Members of “the world’s greatest deliberative body” put the interests of the country first
Newly released personal papers and transcripts of closed-door hearings reveal both the depth of the senator’s conniving and his surprising charm.
Editor's Note: Historian Larry Tye has just written a definitive biography of the controversial Red-hunting Senator, Joe McCarthy,
An impetuous and sometimes corrupt Congress has often hamstrung the efforts of the president since the earliest days of the Republic
On a little-remarked, steamy day in late June 1973, a revolution took place in Washington, D.C., one that would transfer far more power and wealth than did the revolt against King George III in 1776.
The Senate tactic known as a filibuster has been much in the news lately. Democrats used the filibuster to stall votes on the nominations of federal appeals court judges and John R.
As Hillary Clinton campaigns for a New York Senate seat, she’d do well to study the career of another effective outsider
New Yorkers knew they were in for a long, hot summer this year when Hillary Rodham Clinton made an early political foray into their state and was greeted by demonstrators whom the state GOP had urged to dress up as blackflies. One of Mrs.
The head of the Senate Foreign Relations Committee explains why it has always frustrated Presidents—and why it doesn’t have to
I have occasionally been referred to as “Senator No,” and I’m proud of the title. But when it comes to saying no, I’m not even in the same ballpark with the first North Carolinian to serve as chairman of the Senate Foreign Relations Committee, Nathaniel Ma¡on.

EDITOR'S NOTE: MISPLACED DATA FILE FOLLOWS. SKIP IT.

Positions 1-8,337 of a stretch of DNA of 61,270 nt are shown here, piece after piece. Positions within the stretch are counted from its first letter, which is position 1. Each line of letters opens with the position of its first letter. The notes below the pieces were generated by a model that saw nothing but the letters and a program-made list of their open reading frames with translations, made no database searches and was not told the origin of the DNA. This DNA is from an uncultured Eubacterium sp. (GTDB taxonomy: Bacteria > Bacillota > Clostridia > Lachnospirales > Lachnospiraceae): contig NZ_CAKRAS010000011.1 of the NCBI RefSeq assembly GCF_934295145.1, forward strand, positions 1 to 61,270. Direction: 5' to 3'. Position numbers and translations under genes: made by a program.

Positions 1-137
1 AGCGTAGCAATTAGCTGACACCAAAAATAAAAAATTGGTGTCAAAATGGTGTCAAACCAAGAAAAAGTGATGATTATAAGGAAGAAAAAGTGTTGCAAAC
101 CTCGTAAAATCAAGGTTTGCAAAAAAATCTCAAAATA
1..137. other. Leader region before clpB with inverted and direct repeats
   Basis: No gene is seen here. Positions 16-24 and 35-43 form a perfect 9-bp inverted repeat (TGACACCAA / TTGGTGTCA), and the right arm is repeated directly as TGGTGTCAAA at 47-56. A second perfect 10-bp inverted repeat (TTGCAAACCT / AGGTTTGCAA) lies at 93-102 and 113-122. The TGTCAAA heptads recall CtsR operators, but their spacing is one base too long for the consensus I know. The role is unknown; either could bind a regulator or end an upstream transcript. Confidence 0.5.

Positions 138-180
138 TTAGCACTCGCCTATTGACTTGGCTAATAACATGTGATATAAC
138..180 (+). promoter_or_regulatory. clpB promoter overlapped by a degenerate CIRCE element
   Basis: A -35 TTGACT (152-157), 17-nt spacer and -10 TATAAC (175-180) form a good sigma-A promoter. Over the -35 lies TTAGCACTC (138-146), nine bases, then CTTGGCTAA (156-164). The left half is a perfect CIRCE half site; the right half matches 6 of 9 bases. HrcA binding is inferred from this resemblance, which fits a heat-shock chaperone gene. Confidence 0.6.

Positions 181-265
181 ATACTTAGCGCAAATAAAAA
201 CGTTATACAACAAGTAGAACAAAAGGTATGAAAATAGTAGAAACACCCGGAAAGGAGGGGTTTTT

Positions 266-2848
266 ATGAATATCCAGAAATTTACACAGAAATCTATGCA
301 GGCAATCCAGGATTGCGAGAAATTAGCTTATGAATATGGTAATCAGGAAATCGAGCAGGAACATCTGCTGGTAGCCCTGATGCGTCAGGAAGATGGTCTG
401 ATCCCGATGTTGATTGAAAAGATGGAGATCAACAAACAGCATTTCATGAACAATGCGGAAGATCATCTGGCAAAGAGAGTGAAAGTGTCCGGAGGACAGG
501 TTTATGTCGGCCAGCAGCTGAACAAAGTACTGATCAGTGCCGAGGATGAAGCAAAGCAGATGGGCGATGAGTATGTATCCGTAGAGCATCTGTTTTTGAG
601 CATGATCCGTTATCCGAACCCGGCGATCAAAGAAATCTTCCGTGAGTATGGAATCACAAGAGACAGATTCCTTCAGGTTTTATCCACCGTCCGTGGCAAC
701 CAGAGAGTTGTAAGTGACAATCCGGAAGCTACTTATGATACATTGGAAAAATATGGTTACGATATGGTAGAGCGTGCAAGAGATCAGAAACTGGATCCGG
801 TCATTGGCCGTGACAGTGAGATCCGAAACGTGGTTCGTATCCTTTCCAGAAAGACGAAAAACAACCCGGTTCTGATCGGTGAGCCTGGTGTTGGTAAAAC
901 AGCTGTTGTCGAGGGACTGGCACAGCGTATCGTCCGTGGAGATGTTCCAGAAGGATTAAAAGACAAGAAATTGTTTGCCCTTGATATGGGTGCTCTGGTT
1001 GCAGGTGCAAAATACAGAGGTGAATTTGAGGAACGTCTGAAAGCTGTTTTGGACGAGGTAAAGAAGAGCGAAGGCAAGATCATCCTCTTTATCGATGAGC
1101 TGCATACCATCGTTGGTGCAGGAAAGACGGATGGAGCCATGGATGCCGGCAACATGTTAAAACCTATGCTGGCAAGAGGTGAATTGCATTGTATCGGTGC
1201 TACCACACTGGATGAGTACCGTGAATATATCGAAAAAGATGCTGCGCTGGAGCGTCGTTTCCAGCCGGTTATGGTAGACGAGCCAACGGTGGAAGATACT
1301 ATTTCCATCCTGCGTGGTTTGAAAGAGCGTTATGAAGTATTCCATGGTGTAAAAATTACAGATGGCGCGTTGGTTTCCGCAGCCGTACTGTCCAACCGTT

A recent British ambassador to Washington takes a generous-spirited but clear-eyed look at the document that, as he points out, owes its existence to King George III
The guest at the British Embassy in Washington, D.C., leaves his car and is ushered through a comparatively modest, low-ceilinged entrance hall.
The framers of the Constitution were proud of what they had done but might be astonished that their words still carry so much weight. A distinguished scholar tells us how the great charter has survived and flourished.
Despite his feeling that “we are beginning to lose the memory of what a restrained and civil society can be like,” the senior senator from New York—a lifelong student of history—remains an optimist about our system of government and our extraordinary resilience as a people
My father, Daniel Patrick Moynihan, grew up in New York City’s Hell’s Kitchen and is now, at fifty-nine, the senior senator from his home state.
Gargantuan, gross, and cynical, the patrician boss Boies Penrose descended from aristocracy to dominate Pennsylvania Republican politics for thirty years
The history of politics is a history of words. “Boss” is as American as “Santa Claus,” both words being Dutch in origin.
The filibuster has played a key role in the enactment of federal law since 1789, but is rarely used outside the U.S. Senate.
William Maclay, elected by the Pennsylvania Legislature to the Senate of the United States, left his farm near Harrisburg early in March, 1789, and journeyed to New York to attend the first session of the First Congress.
The “conversion” of Arthur Vandenberg, told by a former Secretary of State, his sometime adversary but also his friend
One of the saddest tales in American history tells how a well-intentioned President lost a dazzling opportunity